What You Should Know Before You Eat Airplane Food
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What You Should Know Before You Eat Airplane Food

What You Should Know Before You Eat Airplane Food

By Melissa Darling

Contributing Writer for Telegraph Local | See LinkedIn

 

Everyone knows the quirks of traveling. Getting to the airport early, not wearing a belt and lace up shoes on the security line, and most importantly, the airport food. It’s no secret that when you’re miles high, the food isn’t top notch. There are a few things you should know about the airplane food before you start eating it. Perhaps its a good idea to get your own food ahead of time.

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We are all familiar with the Food and Drug Administration (FDA), and the food safety for airline caterers and airlines is regulated by the well known FDA. However, the FDA requires inspections of this industry far less frequently than it recommends local health agencies to inspect restaurants. According to an NBC news investigation of airline catering, this industry was found to have limited oversight in which outbreaks are difficult to track. Even when investigations do happen they rarely lead to penalties, regardless of the fact that they reveal serious safety violations — as many as 22 in a single inspection. According to the FDA rules, airline caterers only have to be inspected every three to five years. These random inspections happen  “when time and opportunity allow,” according to an agency manual. In comparison to this, the FDA food codes recommends that local authorities inspect food establishments every six months. Why are airline caterers the exception to this rule? This is because the FDA considers them different from restaurants because caterers do not sell food directly to consumers, but are contracting with airlines that do.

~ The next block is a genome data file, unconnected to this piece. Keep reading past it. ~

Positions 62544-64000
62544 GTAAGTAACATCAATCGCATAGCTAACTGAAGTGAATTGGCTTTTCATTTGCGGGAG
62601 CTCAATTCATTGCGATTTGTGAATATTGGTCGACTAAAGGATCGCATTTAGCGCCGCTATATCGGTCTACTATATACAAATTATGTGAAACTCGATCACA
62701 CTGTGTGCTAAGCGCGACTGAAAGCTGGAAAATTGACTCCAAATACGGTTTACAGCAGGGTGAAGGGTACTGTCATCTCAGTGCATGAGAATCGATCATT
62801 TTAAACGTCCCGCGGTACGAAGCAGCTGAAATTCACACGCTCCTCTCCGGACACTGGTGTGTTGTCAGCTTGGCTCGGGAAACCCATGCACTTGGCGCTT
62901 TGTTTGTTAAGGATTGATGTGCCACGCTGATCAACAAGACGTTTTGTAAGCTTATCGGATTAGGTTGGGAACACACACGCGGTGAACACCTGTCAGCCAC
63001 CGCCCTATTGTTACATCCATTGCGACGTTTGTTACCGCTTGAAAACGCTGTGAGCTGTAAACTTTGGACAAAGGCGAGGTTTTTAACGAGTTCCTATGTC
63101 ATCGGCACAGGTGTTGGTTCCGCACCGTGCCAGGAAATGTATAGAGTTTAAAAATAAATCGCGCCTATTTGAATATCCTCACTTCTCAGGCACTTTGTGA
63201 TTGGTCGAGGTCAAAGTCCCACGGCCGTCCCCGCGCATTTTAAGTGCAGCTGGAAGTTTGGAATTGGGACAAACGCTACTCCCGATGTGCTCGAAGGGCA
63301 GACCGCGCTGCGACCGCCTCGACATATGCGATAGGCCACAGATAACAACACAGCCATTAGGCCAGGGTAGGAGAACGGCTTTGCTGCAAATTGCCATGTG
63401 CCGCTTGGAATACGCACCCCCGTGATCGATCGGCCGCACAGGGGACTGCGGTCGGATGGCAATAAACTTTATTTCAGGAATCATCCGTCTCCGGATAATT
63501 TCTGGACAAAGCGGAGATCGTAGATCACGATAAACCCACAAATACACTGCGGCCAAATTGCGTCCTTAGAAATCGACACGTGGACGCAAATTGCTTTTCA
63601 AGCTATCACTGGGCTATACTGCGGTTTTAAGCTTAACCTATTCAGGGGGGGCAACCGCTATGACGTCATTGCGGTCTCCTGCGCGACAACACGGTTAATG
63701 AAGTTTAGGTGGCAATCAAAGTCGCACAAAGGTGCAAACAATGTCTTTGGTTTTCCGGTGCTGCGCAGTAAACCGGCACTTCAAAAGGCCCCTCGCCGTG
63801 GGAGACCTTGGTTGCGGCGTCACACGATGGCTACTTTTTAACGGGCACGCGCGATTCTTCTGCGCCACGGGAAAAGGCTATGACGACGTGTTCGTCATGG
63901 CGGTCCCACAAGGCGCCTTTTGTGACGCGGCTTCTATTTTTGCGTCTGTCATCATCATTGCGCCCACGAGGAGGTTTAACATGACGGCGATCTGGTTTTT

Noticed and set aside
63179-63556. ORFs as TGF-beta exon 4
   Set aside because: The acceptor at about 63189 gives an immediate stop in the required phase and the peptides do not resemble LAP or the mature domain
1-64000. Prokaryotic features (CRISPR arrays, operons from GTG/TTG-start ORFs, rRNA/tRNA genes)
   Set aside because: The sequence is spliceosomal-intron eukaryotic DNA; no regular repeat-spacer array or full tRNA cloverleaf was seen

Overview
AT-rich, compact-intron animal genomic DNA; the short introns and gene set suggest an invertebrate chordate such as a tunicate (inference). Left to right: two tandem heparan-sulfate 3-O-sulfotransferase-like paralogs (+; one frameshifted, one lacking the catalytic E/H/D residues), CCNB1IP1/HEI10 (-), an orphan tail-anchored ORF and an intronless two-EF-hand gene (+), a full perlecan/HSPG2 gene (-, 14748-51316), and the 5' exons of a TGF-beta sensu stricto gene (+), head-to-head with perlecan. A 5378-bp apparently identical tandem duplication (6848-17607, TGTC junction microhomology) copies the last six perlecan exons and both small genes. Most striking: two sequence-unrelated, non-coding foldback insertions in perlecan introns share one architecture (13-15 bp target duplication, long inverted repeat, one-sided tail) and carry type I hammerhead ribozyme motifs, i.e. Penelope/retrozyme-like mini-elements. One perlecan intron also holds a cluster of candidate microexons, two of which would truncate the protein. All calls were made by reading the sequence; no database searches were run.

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Regardless of the actual health precautions you should take when considering airline food, you should also think about what it’s doing to your body. Not eating while you fly can actually help to reduce jet lag, according to experts. When you’re flying at such high altitudes, it takes a toll on your body. One bodily function that shuts down at high altitudes is your digestive system. Therefore, if you’re eating the loosely-regulated, salty airline food during your flight, your body needs to go into overdrive in order to process it while flying. This causes an even worse groggy and fatigued feeling after leaving the flight. Melissa Biggs Bradley, founder of luxury air travel firm Indagare, told Bloomberg, “Most people overeat because it’s a diversion, or a way to pass the time, but even the best plane food is over-salted and preserved so it can be microwaved.”
As we can see, maybe eating during our next flight is out of the question. Not only because of the lethargy that is our imminent doom, but also because it is not properly regulated. Just within the past four years, FDA inspectors have found condensation dripping onto food, fans blowing dust on food, thermometers off by as much as 25 degrees, raw meat contaminating cooked meat, and moldy bread. This is just to name a few offenses. Eat before your flight, folks.

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